Everything was clean, the people were friendly and there was a general sense of happiness and calm. In conversations, I found that the population had generally decided it was time, and incumbent on them, to hitch up their stockings and get on with recovery. My sense was that they were doing it well in Tallinn, and that tourism and tourist spending was a major driver in that recovery.
Fast forward 15 years and our cruise to Cuba. I went out of my way to have conversations with our guides in Cuba in an effort to gauge sentiment toward the U.S. and about their situation in general. It was eye-opening.
Pre-revolutionary citizens were of the attitude "It is what it is" for the most part. Those born just prior to the revolution up until the Special Period, around 1989 ("Sampling Cuba from the Adonia," Oct. 10), while not openly resentful of U.S. citizens being in Cuba, just felt different when we conversed with them.
Those born after the Special Period have never known anything other than economic crisis and hard times.
A common thread, especially with those in the 18-to-30 age group, was how happy they were to see U.S. tourists in their country. As a group they easily differentiate between tourists and governmental policy. That said, there was unhappiness that economic sanctions were still in place.
The one thing I did not hear from anyone was a desire to return to a time when their country was controlled by outsiders.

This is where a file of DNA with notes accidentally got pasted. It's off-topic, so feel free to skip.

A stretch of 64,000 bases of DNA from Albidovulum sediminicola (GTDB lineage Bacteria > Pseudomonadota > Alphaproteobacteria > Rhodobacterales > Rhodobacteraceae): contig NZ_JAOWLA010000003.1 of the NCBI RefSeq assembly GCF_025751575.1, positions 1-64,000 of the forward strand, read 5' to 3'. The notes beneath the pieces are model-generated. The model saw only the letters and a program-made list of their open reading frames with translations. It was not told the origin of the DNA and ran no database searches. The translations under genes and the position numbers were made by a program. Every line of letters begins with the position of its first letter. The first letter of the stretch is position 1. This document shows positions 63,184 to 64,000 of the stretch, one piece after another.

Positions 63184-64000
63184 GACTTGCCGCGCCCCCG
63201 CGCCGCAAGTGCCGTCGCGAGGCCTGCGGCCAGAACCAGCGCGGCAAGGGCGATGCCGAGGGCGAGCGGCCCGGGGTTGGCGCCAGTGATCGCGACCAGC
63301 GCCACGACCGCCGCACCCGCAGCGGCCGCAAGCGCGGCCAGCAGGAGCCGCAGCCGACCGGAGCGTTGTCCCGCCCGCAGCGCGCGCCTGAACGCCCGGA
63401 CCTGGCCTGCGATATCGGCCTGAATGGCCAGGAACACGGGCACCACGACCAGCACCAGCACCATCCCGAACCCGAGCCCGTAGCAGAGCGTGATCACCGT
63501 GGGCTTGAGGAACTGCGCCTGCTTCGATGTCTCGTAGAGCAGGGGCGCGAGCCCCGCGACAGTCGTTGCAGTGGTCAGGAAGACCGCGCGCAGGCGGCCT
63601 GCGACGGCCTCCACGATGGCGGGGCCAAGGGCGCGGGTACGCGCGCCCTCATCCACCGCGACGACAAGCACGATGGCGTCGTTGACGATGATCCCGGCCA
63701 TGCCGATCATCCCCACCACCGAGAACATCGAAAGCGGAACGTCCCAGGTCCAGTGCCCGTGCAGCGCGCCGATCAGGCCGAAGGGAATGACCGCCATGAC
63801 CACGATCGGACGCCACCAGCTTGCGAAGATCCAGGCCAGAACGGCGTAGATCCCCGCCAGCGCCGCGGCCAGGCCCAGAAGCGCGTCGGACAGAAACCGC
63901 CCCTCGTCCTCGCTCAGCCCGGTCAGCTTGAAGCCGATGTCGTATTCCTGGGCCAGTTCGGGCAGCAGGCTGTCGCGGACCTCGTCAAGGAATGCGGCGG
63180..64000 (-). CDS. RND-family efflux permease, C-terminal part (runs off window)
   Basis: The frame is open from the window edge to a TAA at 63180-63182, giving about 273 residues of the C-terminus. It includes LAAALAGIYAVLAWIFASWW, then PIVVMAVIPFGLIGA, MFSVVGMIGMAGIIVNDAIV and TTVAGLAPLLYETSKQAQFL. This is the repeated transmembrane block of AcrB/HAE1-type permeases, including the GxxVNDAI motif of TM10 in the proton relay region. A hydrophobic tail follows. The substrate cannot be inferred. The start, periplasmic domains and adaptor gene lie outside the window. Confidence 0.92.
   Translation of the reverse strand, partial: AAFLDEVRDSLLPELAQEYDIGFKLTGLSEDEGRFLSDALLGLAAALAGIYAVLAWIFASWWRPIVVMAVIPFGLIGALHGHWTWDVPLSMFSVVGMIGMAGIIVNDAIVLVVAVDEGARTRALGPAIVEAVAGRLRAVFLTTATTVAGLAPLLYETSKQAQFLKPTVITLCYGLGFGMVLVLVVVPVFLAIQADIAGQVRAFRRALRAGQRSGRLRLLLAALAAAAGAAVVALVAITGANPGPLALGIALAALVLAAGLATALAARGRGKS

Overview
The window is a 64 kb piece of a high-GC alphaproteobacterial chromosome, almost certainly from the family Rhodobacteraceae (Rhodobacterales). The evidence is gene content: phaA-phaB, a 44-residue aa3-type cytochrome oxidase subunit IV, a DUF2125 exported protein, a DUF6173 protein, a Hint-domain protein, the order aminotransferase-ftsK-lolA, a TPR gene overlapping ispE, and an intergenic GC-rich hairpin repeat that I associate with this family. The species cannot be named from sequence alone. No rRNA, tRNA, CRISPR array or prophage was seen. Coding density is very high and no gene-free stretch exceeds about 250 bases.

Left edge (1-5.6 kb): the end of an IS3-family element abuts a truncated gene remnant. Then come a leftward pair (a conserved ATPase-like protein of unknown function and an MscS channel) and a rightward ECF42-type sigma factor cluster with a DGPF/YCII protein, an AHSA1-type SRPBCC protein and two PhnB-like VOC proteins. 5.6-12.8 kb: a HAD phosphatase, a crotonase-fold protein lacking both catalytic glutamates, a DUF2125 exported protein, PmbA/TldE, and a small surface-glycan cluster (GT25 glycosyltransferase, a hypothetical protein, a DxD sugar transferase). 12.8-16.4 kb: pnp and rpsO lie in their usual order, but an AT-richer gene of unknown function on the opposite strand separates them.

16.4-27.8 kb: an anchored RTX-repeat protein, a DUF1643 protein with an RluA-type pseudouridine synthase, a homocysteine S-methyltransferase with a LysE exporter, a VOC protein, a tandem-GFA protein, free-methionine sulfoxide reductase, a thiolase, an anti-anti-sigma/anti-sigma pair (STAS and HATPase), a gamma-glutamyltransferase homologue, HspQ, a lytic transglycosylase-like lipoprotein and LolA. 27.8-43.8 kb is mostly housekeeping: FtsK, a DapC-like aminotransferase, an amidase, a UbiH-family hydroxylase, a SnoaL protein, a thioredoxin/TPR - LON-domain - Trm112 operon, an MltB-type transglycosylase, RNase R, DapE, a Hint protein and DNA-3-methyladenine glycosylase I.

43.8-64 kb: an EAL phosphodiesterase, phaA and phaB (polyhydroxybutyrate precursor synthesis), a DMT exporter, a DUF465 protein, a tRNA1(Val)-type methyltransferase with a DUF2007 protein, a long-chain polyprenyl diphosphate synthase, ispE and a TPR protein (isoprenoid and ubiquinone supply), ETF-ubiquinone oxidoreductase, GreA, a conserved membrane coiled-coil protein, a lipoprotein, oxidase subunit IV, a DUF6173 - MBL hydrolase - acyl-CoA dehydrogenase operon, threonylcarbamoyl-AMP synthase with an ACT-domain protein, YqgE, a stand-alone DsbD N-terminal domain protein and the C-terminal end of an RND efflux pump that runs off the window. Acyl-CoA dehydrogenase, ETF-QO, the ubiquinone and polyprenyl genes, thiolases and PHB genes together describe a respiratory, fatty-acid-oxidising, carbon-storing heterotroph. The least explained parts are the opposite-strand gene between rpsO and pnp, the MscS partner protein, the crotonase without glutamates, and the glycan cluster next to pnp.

There are those who will argue, even to the point of demonstration, that the U.S. should never again embrace normalized governmental or people-to-people relations with Cuba as long as there is a repressive government in place that has eliminated many, if not most, personal freedoms and worse.
Yet those same people have no compunctions about traveling to Russia, China or other countries that have been equally if not more repressive. I struggle to reconcile those disparate views.
Others will point out that the standard of living in Cuba is that of a developing country. Of course, when measured against the U.S., that is undoubtedly the case. However, the better metric is to compare and contrast Cuba with other Caribbean countries.
Living conditions in Belize, Honduras and other nations are similar in many ways to those in Cuba. The major differences between Cuba and these other nations are to be found in educational level and access to medical care. By most impartial analyses, Cuba leads the way in literacy and quality of health care.
My purpose here is not to champion one political dogma or economic philosophy over another but to offer an objective comparison of like cultures.